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Using an API-first CMS for my github page?

danielordonez profile image Daniel Ordonez Updated on ・3 min read

Important
This is a project I no longer host in my github page, but decided to leave the post for historic reasons. I took my own advice and changed to a gatsby static site, anyway feel free to read and comment at the end.

For some time now I've been wanting to have a sort of blog to post whatever I'm learning or developing at the time.

There are plenty of cool options out there for blogging, but for a developer in 2018 I don't think you set up with Squarespace or even Wordpress. You may want to have full control over your blog, have it as a static site without the need for a database, and maybe even write the posts on markdown.

If the aforementioned description fits you, I strongly recommend you try GatsbyJS and start with this awesome tutorial on how to build a gatsby powered blog in about 10 minutes.

For me, I wanted a simple old fashion index.html with a css and js files published on github, minified and vuejs powered but nothing webpacky, that only need to be pushed once and completely forgot, then write my content online and have the whole thing working alone. You can see it here.

Tipe.io

Next Generation API-first CMS

Create your content with powerful editing tools and access it from anywhere with a GraphQL or REST API. Stop letting your CMS decide how you build your apps.

😎 Sounds great right!?

But, you could use something like the Wordpress API before, what makes it that special?

In short, with Wordpress you're restricted to the format of the request and the structure of the data retrieved (like preformated html).

With Tipe.io you define the document structures you want, like posts, articles, authors, etc. And thanks to the goodness of GraphQL, you can define a structure in the query to get only the data you need.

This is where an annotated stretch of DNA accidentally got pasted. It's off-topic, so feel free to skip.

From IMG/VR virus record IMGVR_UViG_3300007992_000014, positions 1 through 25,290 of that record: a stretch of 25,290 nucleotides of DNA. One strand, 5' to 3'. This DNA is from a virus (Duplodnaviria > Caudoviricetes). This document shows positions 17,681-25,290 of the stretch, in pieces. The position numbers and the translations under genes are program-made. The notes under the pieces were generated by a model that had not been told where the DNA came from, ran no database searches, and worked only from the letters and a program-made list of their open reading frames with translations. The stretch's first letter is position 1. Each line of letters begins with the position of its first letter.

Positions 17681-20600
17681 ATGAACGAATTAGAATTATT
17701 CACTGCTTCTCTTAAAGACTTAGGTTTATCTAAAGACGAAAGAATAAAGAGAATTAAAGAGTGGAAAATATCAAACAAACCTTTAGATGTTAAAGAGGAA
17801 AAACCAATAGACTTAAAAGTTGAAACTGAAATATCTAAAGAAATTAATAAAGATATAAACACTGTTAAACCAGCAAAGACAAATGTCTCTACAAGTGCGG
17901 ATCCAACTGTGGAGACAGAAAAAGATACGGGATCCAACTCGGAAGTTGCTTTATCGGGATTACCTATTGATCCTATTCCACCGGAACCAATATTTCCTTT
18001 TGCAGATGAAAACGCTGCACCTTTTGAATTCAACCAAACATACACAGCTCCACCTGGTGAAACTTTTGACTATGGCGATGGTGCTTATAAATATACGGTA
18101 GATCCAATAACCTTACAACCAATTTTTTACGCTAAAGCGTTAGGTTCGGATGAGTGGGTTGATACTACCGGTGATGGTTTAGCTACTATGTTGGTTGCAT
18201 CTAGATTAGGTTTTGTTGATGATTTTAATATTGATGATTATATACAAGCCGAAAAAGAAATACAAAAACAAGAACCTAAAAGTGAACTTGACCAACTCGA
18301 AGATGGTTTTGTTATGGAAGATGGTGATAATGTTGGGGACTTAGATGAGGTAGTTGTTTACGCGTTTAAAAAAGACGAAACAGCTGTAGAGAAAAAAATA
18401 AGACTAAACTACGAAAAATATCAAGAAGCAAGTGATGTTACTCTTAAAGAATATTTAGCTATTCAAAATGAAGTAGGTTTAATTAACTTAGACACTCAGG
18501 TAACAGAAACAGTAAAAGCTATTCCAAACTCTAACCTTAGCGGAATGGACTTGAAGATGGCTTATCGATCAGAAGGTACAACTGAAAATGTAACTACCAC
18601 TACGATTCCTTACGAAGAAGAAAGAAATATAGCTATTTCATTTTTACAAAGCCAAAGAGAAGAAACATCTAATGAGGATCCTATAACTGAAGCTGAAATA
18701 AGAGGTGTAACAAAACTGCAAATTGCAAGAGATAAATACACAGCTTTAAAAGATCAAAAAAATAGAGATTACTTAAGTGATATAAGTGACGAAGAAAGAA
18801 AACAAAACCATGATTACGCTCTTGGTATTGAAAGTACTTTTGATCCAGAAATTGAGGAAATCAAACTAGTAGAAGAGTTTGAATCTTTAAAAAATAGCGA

Easy as πŸ₯§ project

Front-end: Vue app
CMS: Tipe.io
Hosting: Github

βœ‹ WAIT πŸ›‘

Don't public you secret keys 🀫


window.fetch('https://api.tipe.io/graphql', {
  method: 'post',
  headers: {
    'Content-Type': 'application/json',
    'Authorization': YOUR_API_KEY,
    'Tipe-Id': YOUR_ORG_SECRET_KEY
  },
  body: JSON.stringify({ query: query, variables: variables })
})
  .then(function (res) { return res.json() })
  .then(function (result) {
    console.log(result)
  });

Tipe.io requires you at least 2 keys on each request

  • πŸ—οΈ Your API_KEY
  • πŸ—οΈ Your ORG_SECRET_KEY

You don't ever want those to be visible πŸ‘€ So, what do people do in this scenarios? πŸ€”

You need a Back-end

Don't worry, it still be easy and free I promise 🀞

The solution is an Express app that listens for request as Tipe.io would but only requiring the query. Having your keys safely stored in the server, it makes a GraphQL request using your keys and your query and sends you back the response.

Where to deploy?

I only had experience deploying a Node app to Microsoft's Azure and Google Cloud's App Engine.

I didn't like Azure.

😦 at the moment of working on that, there was no support for Nodejs on the App Engine Standard environment, meaning that there was no chance of having it running for free (now it is supported 😲).

So I looked into Now from zeit.co

Now makes the process of deploying dead simple.
Just install de CLI tool, open terminal in you project directory and run

now

Now has a free plan named OSS, sure it has limited options but different from say heroku, your app won't go πŸ’€ after some time.

There's just one last little detail. OSS plan makes your code publicly available, so writing the SECRET KEYS into your code will make them visible πŸ‘€
Don't even panic, that can be solved easily by setting your keys as environment variables through the Now CLI when deploying

now -e MY_API_TOKEN="XXXXX"

Final thoughts

This was my first post and I'm pretty sure it's messy and not that well written, but I'll appreciate your comments, suggestions, critics and all of that good stuff ✌️.

Tell me what you think of the idea, did you like it?
Was it over complicating?
Could it be better? (of course it could, but how?)

Here's the code for the back-end

Fin

Discussion

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